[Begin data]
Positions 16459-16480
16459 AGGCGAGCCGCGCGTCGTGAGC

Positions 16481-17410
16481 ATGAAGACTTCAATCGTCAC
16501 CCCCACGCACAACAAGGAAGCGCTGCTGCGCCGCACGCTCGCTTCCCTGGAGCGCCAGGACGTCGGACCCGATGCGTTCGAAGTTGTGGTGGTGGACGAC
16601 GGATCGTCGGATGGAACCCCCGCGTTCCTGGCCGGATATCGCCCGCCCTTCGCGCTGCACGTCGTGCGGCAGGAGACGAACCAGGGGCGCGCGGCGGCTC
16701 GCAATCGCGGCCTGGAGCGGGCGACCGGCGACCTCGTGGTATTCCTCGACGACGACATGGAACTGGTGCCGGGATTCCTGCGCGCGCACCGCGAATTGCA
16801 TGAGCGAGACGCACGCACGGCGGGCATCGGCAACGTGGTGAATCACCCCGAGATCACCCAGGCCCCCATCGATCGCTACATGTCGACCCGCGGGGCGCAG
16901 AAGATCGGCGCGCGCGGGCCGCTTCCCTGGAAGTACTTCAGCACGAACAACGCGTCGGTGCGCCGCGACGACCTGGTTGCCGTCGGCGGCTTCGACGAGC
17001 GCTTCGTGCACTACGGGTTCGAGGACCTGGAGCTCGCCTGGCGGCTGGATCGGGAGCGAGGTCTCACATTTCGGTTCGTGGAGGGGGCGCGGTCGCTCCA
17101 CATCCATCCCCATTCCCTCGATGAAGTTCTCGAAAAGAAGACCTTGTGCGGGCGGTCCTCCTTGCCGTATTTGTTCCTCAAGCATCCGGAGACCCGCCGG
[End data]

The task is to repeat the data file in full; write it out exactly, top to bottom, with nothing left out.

Positions 16459-16480
16459 AGGCGAGCCGCGCGTCGTGAGC

Positions 16481-17410
16481 ATGAAGACTTCAATCGTCAC
16501 CCCCACGCACAACAAGGAAGCGCTGCTGCGCCGCACGCTCGCTTCCCTGGAGCGCCAGGACGTCGGACCCGATGCGTTCGAAGTTGTGGTGGTGGACGAC
16601 GGATCGTCGGATGGAACCCCCGCGTTCCTGGCCGGATATCGCCCGCCCTTCGCGCTGCACGTCGTGCGGCAGGAGACGAACCAGGGGCGCGCGGCGGCTC
16701 GCAATCGCGGCCTGGAGCGGGCGACCGGCGACCTCGTGGTATTCCTCGACGACGACATGGAACTGGTGCCGGGATTCCTGCGCGCGCACCGCGAATTGCA
16801 TGAGCGAGACGCACGCACGGCGGGCATCGGCAACGTGGTGAATCACCCCGAGATCACCCAGGCCCCCATCGATCGCTACATGTCGACCCGCGGGGCGCAG
16901 AAGATCGGCGCGCGCGGGCCGCTTCCCTGGAAGTACTTCAGCACGAACAACGCGTCGGTGCGCCGCGACGACCTGGTTGCCGTCGGCGGCTTCGACGAGC
17001 GCTTCGTGCACTACGGGTTCGAGGACCTGGAGCTCGCCTGGCGGCTGGATCGGGAGCGAGGTCTCACATTTCGGTTCGTGGAGGGGGCGCGGTCGCTCCA
17101 CATCCATCCCCATTCCCTCGATGAAGTTCTCGAAAAGAAGACCTTGTGCGGGCGGTCCTCCTTGCCGTATTTGTTCCTCAAGCATCCGGAGACCCGCCGG